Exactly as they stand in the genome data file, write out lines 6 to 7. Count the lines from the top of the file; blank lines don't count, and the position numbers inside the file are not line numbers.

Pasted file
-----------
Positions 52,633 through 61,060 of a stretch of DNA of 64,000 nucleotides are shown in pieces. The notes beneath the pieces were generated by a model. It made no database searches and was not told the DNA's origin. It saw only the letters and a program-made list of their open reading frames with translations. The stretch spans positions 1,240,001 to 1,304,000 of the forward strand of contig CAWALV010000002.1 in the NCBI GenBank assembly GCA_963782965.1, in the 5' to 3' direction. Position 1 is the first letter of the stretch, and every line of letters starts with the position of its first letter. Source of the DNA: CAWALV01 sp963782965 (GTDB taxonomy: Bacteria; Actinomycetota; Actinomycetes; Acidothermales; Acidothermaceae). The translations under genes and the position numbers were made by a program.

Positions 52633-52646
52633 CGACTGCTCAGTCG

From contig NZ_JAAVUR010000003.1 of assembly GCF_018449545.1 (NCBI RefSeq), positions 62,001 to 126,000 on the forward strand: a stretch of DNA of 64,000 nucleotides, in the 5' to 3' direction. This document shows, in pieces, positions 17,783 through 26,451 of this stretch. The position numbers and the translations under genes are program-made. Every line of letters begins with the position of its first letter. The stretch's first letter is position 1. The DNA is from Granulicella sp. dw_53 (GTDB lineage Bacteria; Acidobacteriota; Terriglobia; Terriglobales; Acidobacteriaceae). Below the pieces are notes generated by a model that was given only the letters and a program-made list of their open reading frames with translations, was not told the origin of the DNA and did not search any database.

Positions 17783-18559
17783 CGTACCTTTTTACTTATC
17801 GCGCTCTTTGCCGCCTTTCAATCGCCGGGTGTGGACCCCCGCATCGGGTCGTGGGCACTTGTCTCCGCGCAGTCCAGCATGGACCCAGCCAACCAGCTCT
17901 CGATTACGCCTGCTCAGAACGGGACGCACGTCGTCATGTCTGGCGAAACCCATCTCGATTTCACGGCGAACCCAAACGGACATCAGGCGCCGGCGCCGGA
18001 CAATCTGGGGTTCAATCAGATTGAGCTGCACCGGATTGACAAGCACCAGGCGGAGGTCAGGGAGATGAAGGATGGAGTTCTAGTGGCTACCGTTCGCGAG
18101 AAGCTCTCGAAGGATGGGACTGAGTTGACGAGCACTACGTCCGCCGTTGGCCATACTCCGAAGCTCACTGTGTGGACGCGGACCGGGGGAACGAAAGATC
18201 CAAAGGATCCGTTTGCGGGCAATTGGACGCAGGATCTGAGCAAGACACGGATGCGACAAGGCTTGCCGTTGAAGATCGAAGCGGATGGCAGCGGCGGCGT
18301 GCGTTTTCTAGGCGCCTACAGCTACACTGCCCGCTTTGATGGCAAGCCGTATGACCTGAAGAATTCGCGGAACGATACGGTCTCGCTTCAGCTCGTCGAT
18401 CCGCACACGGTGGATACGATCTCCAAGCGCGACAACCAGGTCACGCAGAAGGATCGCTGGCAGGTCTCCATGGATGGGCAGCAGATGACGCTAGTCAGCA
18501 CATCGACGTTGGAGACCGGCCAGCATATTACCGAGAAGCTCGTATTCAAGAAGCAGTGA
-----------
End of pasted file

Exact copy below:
17783 CGTACCTTTTTACTTATC
17801 GCGCTCTTTGCCGCCTTTCAATCGCCGGGTGTGGACCCCCGCATCGGGTCGTGGGCACTTGTCTCCGCGCAGTCCAGCATGGACCCAGCCAACCAGCTCT